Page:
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(Solved) Simple cache question

Is there a simple way to eliminate the same image on multiple pages from being loaded each time a user visits a webpage? (witnessing the image actually render from scratch top to bottom on every page) I believe the answer lies with caching the image and serving it from a cache directory but I am having a very hard time learning more about how to do that!

If anyone has any ideas please share!

Thanks a lot!

- Mark

CI has its own [url="http://ellislab.com/codeigniter/user-guide/general/caching.html"]caching[/url]

firefox does it by default for images. also opera support this feature.

[eluser]Eric Cope[/eluser]
The type of caching you are talking about is typically done by the browser. There are Apache directives to tell the browser how long to cache. The CI Caching is different. This "caching" mechanism processes the PHP and stores the output in a regular html file, which then it serves to web browsers. Every so often, the caching mechanism recaches the regular html file to keep things up to date. Does that clarify things?

Thanks for your replies, I took what you had to say and applied it to my website but I am still getting images to load from scratch on every page load! To serve the images from a hidden directory I am using a echo(file_get_contents($actual_path_to_image)Wink; system to display the images from a controller. Could this be causing the images to load from scratch every time they are displayed? Hmm

- Mark

[eluser]Eric Cope[/eluser]
That is probably causing your lack of caching. Move one of your images to a public place and see if the caching takes place. Without knowing your setup, I think that is the culprit. Let me know the test results.

Well Eric, I'm taking your advice and running with it but I've just got one small question. How can I place a user's image in a public directory and still keep it private so that nobody can access it directly? For instance in sites like facebook or deviantart, they have all these crazy urls with forward and backslashes strewed about and which thwart the user from seeing an image.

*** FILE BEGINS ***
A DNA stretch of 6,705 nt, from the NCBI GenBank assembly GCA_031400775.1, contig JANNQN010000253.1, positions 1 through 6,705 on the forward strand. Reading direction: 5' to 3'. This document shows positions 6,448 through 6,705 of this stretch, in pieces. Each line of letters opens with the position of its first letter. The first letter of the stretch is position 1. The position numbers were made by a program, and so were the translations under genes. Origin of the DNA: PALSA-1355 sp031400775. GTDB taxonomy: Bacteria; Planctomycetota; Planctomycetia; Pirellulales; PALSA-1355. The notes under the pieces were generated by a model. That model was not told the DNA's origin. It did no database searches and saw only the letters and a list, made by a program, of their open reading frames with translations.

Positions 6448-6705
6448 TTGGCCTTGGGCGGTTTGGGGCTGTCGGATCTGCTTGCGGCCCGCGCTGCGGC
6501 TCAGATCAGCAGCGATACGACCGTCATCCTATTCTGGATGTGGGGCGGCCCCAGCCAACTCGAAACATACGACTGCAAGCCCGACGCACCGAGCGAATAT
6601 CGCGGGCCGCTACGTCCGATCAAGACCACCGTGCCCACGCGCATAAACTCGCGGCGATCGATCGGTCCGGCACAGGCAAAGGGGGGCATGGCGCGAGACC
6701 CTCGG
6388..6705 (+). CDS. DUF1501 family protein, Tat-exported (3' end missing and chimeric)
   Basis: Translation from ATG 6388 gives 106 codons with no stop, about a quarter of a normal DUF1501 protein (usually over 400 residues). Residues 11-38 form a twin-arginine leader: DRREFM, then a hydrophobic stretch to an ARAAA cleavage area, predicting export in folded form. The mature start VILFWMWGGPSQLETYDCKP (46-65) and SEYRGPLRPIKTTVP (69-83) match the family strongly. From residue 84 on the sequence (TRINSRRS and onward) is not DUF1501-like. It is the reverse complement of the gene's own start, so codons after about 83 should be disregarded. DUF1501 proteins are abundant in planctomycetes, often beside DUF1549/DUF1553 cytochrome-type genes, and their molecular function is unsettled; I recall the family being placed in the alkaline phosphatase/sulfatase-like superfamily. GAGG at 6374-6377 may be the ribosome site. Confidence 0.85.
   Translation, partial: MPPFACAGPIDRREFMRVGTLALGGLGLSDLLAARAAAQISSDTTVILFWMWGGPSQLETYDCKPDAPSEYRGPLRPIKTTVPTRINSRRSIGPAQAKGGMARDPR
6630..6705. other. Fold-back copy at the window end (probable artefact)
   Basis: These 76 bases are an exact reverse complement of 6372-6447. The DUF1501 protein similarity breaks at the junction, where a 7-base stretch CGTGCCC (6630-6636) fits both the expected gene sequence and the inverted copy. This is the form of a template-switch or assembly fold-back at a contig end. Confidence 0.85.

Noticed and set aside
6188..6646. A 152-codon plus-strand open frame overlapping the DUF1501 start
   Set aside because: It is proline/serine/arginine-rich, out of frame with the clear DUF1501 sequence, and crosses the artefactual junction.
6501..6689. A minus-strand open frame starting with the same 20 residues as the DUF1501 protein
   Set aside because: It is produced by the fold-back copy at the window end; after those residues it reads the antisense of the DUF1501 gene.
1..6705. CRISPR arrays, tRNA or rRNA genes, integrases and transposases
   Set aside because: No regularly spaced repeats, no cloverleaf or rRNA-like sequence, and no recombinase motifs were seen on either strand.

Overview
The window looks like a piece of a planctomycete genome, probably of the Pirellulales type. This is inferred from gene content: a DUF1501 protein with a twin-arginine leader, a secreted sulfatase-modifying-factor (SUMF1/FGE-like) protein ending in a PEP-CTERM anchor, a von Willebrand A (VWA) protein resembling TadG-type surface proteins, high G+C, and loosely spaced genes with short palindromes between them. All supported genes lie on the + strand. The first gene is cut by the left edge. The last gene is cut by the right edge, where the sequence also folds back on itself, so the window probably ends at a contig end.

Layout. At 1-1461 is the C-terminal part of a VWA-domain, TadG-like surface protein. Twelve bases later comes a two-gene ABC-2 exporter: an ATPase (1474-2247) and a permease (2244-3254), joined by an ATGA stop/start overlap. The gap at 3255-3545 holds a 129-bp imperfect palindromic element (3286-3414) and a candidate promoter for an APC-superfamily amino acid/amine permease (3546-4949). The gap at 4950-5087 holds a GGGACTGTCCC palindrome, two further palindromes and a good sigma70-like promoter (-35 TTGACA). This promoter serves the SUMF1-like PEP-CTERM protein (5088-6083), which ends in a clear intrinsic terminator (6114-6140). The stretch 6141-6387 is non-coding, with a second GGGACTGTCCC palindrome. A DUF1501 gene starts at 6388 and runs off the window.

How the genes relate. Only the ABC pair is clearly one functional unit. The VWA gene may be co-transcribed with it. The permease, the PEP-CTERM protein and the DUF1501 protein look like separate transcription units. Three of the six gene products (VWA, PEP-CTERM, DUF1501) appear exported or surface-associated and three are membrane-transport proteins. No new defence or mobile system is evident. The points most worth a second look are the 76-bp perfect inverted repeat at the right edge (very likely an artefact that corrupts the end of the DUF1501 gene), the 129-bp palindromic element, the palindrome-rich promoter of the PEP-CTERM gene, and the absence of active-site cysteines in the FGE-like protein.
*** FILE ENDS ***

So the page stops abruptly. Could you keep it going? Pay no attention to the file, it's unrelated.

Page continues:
Also I was trying to conceptualize a system where if someone wants to view an image, the image is copied to a temporary directory and viewed from there. Does this make sense or should I be having the uploading be done straight to a public directory, not one hidden under root access.

[eluser]Eric Cope[/eluser]
I contemplated the same question several years ago. I thought about copying the files to a temporary location. The disadvantage is that high volume sites require significant disk accesses, which can reduce performance. Back when I first solved this problem, I used htaccess files. I did not like that solution, but it met my needs.

However, let me ask a question from a different point of view. Why do you want a browser to cache an image when you do not want it shared publicly? A similar case to yours (as far as I can tell) would be a stock photo site like istockphoto.com. They sell images, so they do not want their products publicly available. Their solution is to make low resolution watermarked images (you can do this with a php script) publicly available which are cached by browsers. Then, when customers purchase images, they go to a link which does what you do, serves out a photo above the web root. Would this type of solution work for you?

If you share your application, I may be able to offer more targeted advice...

Your solution towards image privacy seemed quite viable. I just have one question, how safe would the directories really be? If, as is the case for my site, each user has their own unique 40 char. folder name and their images, audio and video are all stored in that specific folder, could anybody possibly access that folder and view its contents? Or even, could aynone access an image, audio file, or video file directly by typing in the exact URL?

I appreciate your support on my issue. You've been very helpful Smile

- Mark

I tried what you said by using a temporary directory (which was a public folder) and I used .htaccess to protect it. However, when I'd try and serve the image up from the website, it would not display. When I deleted my htaccess file, the image did display. How were you able to prevent users from accessing the files directly?

My .htaccess file:

<FilesMatch "\.(htaccess|htpasswd|avi|flv|mp4|jpg|gif|mov|mpeg|ini|phps|fla|psd|log|sh)$">
Order Allow,Deny
Deny from all
IndexIgnore *

[eluser]Eric Cope[/eluser]
The php scripts and images were behind the htaccess which prompted the basic authentication process most browsers support. It wasn't elegant, but it worked for my application.

I had a new idea. Browsers only cache images and html output. You could setup a part of your url like this.

Then, using mod_rewrite, rewrite image.jpg to image.php, which is a php file designed to authenticate a user and then forward on image.jpg.

That might work. It would take some experimenting. I would experiment outside codeIgniter so you are not fighting CI and Apache and your browser.

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